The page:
When two leading Jewish figures, one Orthodox the other secular Zionist, spoke in a storied 1952 meeting, did one best the other? On October 20, 1952, Israeli Prime Minister David Ben-Gurion paid a visit to R. Avraham Yeshayahu Karelitz, known as the “Chazon Ish,” to discuss the political hot-button issue of compulsory national service for women. The Chazon Ish adamantly opposed the induction of young Orthodox women into national service while the Prime Minister considered a crucial matter of national interest. The two leaders did not resolve the issue together. However, one aspect of their failed conversation became legendary.
The Chazon Ish offered Ben Gurion a Talmudic parable to explain why the Orthodox viewpoint should receive priority. Surprisingly, multiple versions of the story exist. Dr. Benjamin Brown, in his recently published intellectual biography of the Chazon Ish, The Hazon Ish: Halakhist, Believer and Leader of the Haredi Revolution (available for purchase here: link), compared all the different versions and interviewed the only remaining witness — Yitzchak Navon — in order to establish the proper text. The Chazon Ish compared the Orthodox and secular communities to two camels (or boats or wagons), one with a burden and one without, arriving at a narrow pass. One must go first and the Talmud (cf. Sanhedrin 32b) rules that the camel (or boat or wagon) carrying the burden receives precedence.
According to Navon, the Chazon Ish continued that the Orthodox bear the burden of religious law while the secular do not feel bound by it. Because of the limitations they face, the Orthodox’s view should prevail. Other versions, which are far more prevalent, have the Chazon Ish comparing the burden to the ancient Jewish tradition the Orthodox uphold. In comparison, the secular worldview is quite new. The Orthodox camel carries 2,000 years of Jewish tradition and must therefore receive precedence.
Brown points out that Navon’s version is more pragmatic. The Orthodox simply have less leeway while the non-Orthodox are freer in their behavioral choices. The other versions are more rhetorically and ideologically powerful, expressing the superiority of Orthodoxy over the secular Zionist alternative.
If the Chazon Ish compared the Orthodox and their tradition to a camel bearing a burden, then it would seem he offered a compelling rebuttal to Ben Gurion. Interestingly, Brown points out that while Ben Gurion recorded the meeting in his journal, he left out this parable and, indeed, never wrote or spoke about it publicly. Was this an omission of embarrassment or indifference? Did Ben Gurion erase the parable from his memory because he felt bested or did it fail to make an impression?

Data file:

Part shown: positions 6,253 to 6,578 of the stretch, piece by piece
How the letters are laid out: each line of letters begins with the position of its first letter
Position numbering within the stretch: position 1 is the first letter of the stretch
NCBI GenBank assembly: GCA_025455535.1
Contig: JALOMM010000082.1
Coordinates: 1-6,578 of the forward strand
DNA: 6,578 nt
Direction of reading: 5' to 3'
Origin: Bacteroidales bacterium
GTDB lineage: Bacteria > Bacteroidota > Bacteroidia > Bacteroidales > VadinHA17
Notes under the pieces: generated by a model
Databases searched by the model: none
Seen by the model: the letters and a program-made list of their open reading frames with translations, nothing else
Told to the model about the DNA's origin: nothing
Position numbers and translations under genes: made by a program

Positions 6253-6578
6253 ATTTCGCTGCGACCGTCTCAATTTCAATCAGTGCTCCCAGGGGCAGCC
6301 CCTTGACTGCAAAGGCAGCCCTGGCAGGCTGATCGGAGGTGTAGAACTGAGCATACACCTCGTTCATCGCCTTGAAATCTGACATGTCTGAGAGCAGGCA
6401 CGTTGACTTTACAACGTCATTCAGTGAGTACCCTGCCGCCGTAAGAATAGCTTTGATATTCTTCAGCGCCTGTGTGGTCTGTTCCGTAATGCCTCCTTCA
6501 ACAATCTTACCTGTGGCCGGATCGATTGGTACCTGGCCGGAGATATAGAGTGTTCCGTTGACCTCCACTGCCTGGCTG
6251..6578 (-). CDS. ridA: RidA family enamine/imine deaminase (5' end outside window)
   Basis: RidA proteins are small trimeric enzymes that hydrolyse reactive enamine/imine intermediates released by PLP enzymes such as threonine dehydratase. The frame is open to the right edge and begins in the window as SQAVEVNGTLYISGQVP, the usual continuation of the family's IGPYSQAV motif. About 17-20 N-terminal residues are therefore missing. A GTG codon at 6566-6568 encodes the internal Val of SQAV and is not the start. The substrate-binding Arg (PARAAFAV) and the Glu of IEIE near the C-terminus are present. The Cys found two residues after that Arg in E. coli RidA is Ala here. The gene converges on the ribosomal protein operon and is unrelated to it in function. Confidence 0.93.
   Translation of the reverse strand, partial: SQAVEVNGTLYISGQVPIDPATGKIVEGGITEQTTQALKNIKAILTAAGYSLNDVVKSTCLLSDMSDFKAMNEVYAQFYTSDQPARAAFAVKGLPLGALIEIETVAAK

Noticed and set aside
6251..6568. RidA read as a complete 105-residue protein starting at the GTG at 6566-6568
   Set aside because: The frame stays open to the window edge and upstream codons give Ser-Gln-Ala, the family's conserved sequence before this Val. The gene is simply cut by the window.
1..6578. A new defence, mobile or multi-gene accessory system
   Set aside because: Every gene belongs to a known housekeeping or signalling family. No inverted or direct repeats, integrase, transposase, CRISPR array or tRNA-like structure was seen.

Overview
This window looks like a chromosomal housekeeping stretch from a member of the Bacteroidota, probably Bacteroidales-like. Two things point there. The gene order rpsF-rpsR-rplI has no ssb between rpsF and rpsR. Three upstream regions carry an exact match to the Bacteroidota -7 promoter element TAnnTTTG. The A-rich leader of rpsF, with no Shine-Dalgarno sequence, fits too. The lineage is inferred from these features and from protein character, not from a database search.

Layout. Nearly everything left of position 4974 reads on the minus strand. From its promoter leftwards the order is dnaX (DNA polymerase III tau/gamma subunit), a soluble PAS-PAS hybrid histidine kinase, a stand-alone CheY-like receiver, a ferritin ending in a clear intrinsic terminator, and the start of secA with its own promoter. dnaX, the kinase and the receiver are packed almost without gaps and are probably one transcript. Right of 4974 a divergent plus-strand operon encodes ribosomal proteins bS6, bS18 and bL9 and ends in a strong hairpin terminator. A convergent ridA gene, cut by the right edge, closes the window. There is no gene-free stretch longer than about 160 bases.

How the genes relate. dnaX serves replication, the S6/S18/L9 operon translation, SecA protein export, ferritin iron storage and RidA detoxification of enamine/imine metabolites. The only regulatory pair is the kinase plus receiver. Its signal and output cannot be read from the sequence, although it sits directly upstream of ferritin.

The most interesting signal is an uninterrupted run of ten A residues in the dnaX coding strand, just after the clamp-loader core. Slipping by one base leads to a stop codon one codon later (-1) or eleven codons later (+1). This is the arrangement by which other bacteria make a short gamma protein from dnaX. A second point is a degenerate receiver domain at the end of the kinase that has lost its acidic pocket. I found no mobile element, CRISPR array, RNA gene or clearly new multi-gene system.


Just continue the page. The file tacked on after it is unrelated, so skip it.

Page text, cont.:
Based on Shimon Peres’ recent book, Ben-Gurion: A Political Life, I suggest that Ben Gurion found the parable unconvincing. Peres, a long-time trusted aide of the Prime Minister, explains that, as a tactic to counter the Orthodox community’s ancient Talmudic tradition, Ben Gurion adopted a Biblical tradition. Peres (together with his co-author David Landau) writes (pp. 149-150):
In his battles with the Orthodox, he exploited the fact that many of them tended to focus on the Talmud and neglected the Bible. He put the Bible at the center of his philosophy and of the national ethos as he sought to fashion it, because the basis of the Bible was in Eretz Yisrael, whereas the Talmud, the “Oral Law,” was a product of the Diaspora… [H]e advocated the restoration of the Jewish people to the Bible and of the Bible to the Jewish people. As he famously declared to the Peel Commission, “The Bible is our Mandate.” He initiated a Bible-study circle at his home, and the annual Bible Quiz, which became a popular event, was his idea.
If so, Ben Gurion could have actually bested the Chazon Ish, had he felt the moment opportune. He could have responded that the Orthodox follow a Talmudic tradition that is 1,500 years old while the secular Zionists bear the 2,500 years old Biblical tradition. Had he done so, the conversation would have quickly degenerated into an argument, with the Chazon Ish protesting that the Orthodox, not the Zionists, bear the Biblical tradition as transmitted in the Talmud. Political expedience did not permit such an argument because Ben Gurion had a mission, albeit one he failed to achieve.
While the Chazon Ish’s parable carries great emotional pull among the Orthodox, I suspect that Ben Gurion found it uncompelling. His attitude toward the Bible allowed him to ignore it, if not counter it directly. From his perspective, it was based on a mistaken and easily dismissed premise. Neither of the two leaders emerged victorious from that 1952 meeting, whether rhetorically or politically.